DRAWING WITH FEELING
By Anne Egger, Art Historian – Paris / Translation Martyn Back
Here is an artist whose work visits History with unbridled imagination, and whose hand sets down what his eyes and heart tell him, directly onto paper. A private dialogue, no doubt. But a dialogue we can be party to! Let yourself go; take time to look , to visit, to explore : there are many doors to open, you just have to find the one for you!
Intricate drawing, virtuoso pencil strokes, heartrending emotion, stylised landscapes, levitating figures… Make no mistake! This is no realist painter. His is a teeming inner world, changing form each time he adopts a different technique.
All this is set against a background of recurrent and varied themes: childhood memories alternate with poetic or literary encounters, mythological visions give way to biblical or historical scenes. It is hardly surprising that his art is peopled with shady characters, clowns, prostitutes, drunks and monuments reminiscent of Montmartre and bohemian Paris. The painter bears witness to his time.
A time that is sometimes disastrous, sometimes violent. A time whose tiniest remnants of humanity the artist seeks to express. Look carefully: the only dark thing in these drawings is the black pencil strokes. And if nobody is laughing, it is surely because of the artist’s rage as he sees people continuing to kill each other. Yet his war scenes transcend horror: Woman and Love are brandished like flags of peace. These drawings express a hatred of violence. It might all seem easy…a little too easy, perhaps?
But I know of no artist or poet who has not chosen this means of making people react, of exorcising the evil tides that sweep us along, from Antiquity to the present day. It might be said that ancient mythology is far away, that it is no longer familiar, no more than biblical characters are… but these references are not always so distant from us: remember Picasso’s Centaurs, Chagall’s prophets, Dali’s crucifixions, Rouault’s prostitutes and Buffet’s sad clowns.
From 1940 to 2004, a new œuvre was born, and followed its own unique trajectory. In art today, there is total freedom. The post-war years were dominated by abstraction and Surrealism, then New Realism, Pop Art, Body Art, Land Art, Arte Povera and conceptual art gradually came to the fore. Instead of this freedom, Paul Guterman has chosen the classic discipline of drawing to recount his inner world and his emotions. His work has known all the temptations of its time. It has drawn inspiration from all the grand masters. But it has nevertheless followed its own path, a winding road far from the vagaries of fashion, embracing a variety of techniques and sources of inspiration.
If we look carefully, it is tempting to pick up on a detail, a reference, a name. The technique and the obsessions of Dali, Picasso, Chagall, Delvaux, Buffet, Kirchner, as well as Brueghel and Rubens, quickly spring to mind. We might even be reminded of Valentine Hugo’s owl or Léonor Fini’s cat… But these references are so few and far between that it is of little importance. When something seems vaguely familiar, it escapes us in an instant.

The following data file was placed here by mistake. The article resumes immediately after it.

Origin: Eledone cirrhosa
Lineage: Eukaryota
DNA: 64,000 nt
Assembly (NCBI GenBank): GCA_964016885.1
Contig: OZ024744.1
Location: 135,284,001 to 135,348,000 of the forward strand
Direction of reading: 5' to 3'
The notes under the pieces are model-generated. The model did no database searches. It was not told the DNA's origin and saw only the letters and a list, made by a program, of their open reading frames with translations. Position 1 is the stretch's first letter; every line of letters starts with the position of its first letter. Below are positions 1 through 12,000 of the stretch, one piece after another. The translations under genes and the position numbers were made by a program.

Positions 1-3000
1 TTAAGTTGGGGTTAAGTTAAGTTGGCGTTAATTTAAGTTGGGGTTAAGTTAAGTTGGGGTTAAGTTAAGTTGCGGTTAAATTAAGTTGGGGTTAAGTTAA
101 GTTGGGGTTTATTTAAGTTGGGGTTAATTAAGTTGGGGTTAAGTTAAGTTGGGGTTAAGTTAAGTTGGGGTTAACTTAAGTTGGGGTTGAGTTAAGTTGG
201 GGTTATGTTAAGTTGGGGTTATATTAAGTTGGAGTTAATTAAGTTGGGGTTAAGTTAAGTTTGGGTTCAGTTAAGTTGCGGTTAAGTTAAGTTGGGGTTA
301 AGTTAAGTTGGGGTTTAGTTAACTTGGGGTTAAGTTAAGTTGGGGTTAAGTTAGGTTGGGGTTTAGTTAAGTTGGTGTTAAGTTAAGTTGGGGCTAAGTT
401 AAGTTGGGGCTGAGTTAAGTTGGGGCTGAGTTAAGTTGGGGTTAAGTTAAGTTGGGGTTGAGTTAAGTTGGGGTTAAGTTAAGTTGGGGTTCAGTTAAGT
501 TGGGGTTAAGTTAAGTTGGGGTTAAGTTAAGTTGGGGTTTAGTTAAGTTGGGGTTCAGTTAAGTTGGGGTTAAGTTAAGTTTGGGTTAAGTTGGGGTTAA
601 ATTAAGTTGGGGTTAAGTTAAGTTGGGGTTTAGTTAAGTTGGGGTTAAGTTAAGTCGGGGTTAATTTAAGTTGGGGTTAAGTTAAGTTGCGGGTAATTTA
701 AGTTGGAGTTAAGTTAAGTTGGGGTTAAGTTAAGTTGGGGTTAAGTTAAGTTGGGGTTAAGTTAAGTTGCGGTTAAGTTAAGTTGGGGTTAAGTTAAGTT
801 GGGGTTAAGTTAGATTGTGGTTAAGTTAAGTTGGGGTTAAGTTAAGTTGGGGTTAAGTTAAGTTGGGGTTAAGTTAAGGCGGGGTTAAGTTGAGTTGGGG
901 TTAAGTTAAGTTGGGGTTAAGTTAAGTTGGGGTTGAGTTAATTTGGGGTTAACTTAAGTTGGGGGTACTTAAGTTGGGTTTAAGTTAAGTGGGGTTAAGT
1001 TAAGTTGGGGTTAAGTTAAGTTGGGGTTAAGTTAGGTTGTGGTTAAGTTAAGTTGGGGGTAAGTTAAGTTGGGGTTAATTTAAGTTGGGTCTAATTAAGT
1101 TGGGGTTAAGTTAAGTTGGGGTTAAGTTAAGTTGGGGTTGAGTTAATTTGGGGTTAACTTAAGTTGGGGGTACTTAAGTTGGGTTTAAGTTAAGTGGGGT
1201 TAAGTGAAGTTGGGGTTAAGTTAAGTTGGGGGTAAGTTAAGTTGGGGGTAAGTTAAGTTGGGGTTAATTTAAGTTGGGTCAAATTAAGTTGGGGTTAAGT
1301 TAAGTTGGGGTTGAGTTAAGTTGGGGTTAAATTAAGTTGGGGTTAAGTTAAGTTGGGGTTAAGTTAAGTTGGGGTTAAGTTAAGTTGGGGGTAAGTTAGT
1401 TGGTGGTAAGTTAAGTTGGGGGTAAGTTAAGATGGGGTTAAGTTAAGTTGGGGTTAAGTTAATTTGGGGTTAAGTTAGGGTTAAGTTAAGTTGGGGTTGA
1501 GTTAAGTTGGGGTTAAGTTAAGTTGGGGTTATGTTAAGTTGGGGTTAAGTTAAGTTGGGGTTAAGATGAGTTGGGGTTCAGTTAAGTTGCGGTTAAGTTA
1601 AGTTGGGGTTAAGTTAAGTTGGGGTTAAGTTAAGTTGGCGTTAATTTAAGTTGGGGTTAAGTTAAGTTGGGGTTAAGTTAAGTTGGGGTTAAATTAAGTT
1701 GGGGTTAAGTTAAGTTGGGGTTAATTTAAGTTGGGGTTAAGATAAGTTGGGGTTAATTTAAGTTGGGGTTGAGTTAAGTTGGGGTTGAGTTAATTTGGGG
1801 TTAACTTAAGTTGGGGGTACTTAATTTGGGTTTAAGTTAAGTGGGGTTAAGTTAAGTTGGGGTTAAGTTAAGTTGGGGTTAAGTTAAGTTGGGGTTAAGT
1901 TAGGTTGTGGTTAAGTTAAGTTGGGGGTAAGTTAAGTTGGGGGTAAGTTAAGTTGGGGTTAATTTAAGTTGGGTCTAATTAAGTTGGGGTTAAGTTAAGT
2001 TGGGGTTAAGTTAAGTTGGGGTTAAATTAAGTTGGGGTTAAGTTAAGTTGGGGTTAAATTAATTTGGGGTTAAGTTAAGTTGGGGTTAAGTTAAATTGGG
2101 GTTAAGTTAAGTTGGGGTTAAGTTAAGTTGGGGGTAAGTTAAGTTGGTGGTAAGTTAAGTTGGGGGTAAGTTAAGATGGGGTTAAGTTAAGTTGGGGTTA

We think of Surrealism only to find ourselves in epic fantasy; we pick up on a resemblance to an ancient statue only to discover a caricature in the manner of Daumier; we look for a classic model and find ourselves at the threshold of graphic novels or naïve art. We think we’re looking at a copy of a postcard, but suddenly the drawing becomes more intricate and we find ourselves fascinated by an unknown façade. We enter an idyllic, almost dreamlike vision, only to be jolted awake by a brutal, incisive pencil stroke.
Some of his drawings are transcriptions, haunted by his deepest feelings. They reflect the beginnings of a metamorphosis: the transformation of suffering into something human. A place where victim and torturer blend into one before disappearing forever. The second part of his work reflects his simple joy in recording what he sees on paper, on every street corner. Here he offers anecdotes, portraits, light-hearted images, popular Paris street scenes that are affectionately anonymous.
Paul Guterman lived through History in his imagination before discovering Paris with his eyes and his ever-wakeful spirit. Streams of black ink are his way of taking part in the world. A careful draughtsman, infinitely patient and absolutely sincere, he records his mental landscape on paper. A world whose optimistic violence reflects the harmony of the artist, his life and the vitality of his art.
Though his art appeared at a time of political and artistic turmoil, Paul Guterman has always committed himself entirely to Humanity. For a long time he expressed himself in silence; today he faces the inquisitive public eye alone.
The man and his work are one.